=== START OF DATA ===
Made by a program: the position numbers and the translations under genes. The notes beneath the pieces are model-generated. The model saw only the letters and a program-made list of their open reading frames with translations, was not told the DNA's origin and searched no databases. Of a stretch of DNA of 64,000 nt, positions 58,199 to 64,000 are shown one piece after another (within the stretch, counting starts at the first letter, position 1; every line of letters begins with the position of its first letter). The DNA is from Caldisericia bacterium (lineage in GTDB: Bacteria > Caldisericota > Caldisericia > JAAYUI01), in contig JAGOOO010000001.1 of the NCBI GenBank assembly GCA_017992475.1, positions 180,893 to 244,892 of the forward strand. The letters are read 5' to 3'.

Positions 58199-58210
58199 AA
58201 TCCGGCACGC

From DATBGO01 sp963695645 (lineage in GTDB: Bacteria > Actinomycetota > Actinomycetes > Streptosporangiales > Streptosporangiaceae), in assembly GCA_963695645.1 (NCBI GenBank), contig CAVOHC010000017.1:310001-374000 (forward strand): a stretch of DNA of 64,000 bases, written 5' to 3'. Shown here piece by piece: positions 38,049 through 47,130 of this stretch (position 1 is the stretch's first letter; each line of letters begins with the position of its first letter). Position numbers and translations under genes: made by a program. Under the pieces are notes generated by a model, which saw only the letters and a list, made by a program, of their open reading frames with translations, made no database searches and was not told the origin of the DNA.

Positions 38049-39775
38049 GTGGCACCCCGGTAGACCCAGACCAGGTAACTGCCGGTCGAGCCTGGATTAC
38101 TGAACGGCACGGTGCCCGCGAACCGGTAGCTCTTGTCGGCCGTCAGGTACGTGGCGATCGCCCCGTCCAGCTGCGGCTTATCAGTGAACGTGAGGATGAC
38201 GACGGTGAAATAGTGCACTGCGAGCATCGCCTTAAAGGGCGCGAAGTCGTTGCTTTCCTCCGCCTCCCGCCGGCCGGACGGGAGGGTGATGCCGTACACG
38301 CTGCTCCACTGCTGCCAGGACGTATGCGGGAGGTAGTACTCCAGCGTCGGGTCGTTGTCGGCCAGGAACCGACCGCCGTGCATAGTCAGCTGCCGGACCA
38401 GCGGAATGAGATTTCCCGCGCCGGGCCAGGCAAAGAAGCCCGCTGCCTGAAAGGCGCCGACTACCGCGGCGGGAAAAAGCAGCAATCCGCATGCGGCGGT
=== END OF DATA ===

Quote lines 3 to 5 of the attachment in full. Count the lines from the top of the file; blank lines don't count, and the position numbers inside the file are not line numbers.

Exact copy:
58199 AA
58201 TCCGGCACGC

From DATBGO01 sp963695645 (lineage in GTDB: Bacteria > Actinomycetota > Actinomycetes > Streptosporangiales > Streptosporangiaceae), in assembly GCA_963695645.1 (NCBI GenBank), contig CAVOHC010000017.1:310001-374000 (forward strand): a stretch of DNA of 64,000 bases, written 5' to 3'. Shown here piece by piece: positions 38,049 through 47,130 of this stretch (position 1 is the stretch's first letter; each line of letters begins with the position of its first letter). Position numbers and translations under genes: made by a program. Under the pieces are notes generated by a model, which saw only the letters and a list, made by a program, of their open reading frames with translations, made no database searches and was not told the origin of the DNA.